-Add margin to your textures – texture bleeding

Try to avoid seams showing up by texture bleeding (surrounding pixels close to the edge of the UV island gets “inside” of the UV and are displayed). You can avoid seams by texture bleeding simply giving some margin colour to your textures, and using a background of similar colour as your textures, which will minimize the seams effect. Here’s an example of texture bleeding making seams noticeable:

-Playercolor in textures.

Playercolor is the term used to determine the unique colors of each player in a 0AD match. These colours help to differentiate the owner of the units/buildings even if there is other player in the match playing with the same civilization. Playercolor is shown in the parts of the texture that has not full opacity in them.

Here’s a good explanation by team member quantumstate of how playercolor works in 0AD. (it’s an extract from this post:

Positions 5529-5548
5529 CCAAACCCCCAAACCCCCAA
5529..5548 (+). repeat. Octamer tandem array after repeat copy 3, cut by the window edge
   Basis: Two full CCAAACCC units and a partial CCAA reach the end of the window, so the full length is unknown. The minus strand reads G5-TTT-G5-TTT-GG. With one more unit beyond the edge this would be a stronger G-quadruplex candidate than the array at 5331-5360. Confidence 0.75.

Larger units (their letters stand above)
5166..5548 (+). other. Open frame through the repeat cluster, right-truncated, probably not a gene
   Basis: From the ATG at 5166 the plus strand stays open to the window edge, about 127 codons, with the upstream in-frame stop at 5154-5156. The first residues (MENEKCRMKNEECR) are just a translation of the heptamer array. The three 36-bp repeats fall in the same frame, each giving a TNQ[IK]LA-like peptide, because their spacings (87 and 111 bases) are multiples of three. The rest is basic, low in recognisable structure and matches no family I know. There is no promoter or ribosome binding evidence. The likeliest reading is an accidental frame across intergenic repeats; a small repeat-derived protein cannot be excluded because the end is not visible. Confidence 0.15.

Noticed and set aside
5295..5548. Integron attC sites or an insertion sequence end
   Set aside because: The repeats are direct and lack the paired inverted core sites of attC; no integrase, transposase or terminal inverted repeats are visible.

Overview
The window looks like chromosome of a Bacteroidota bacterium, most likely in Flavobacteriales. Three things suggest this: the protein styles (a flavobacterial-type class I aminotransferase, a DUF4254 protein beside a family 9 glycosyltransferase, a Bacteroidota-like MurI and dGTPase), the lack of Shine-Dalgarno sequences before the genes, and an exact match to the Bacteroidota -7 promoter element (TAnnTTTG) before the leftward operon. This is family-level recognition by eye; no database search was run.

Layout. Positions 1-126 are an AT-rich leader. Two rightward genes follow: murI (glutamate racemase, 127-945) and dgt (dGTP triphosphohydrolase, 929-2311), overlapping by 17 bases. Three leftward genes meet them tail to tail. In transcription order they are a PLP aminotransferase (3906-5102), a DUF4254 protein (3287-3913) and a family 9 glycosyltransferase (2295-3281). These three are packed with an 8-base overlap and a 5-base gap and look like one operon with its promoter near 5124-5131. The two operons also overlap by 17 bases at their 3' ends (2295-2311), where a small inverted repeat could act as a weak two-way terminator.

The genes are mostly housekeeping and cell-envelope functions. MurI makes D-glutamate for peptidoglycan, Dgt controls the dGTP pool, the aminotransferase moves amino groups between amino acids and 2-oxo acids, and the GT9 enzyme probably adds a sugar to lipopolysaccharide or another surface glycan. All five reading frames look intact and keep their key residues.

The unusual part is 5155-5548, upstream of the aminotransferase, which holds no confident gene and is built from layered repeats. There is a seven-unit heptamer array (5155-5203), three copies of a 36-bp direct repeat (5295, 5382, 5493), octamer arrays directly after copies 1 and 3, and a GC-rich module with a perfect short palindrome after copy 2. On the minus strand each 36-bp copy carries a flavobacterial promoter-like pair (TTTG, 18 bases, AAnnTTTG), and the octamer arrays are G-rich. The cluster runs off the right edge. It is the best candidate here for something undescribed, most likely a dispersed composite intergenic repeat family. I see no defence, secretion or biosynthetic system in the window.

GIMP will work fine for textures as long as you understand what is happening. The issue is that the game does the player colour in an unusual way.

What I think you are expecting to happen is to have a background of the player colour with the texture over the top so the player colour shows through in the alpha sections. It works slightly differently though.

First with images you need to understand that each pixel in the image has 4 channels. 3 colours (red, green, blue) and the alpha or transparency channel. When you make part of the image transparent you only change the alpha channel, the colour components stay exactly the same. To see this in gimp you can use the layer mask as Enrique mentioned to show the alpha channel as a black and white image. You can disable the layer mask (from the right click menu of the layer) to see what the image looks like without the alpha channel.

Now what 0 A.D. does with the player colour to create the final texture: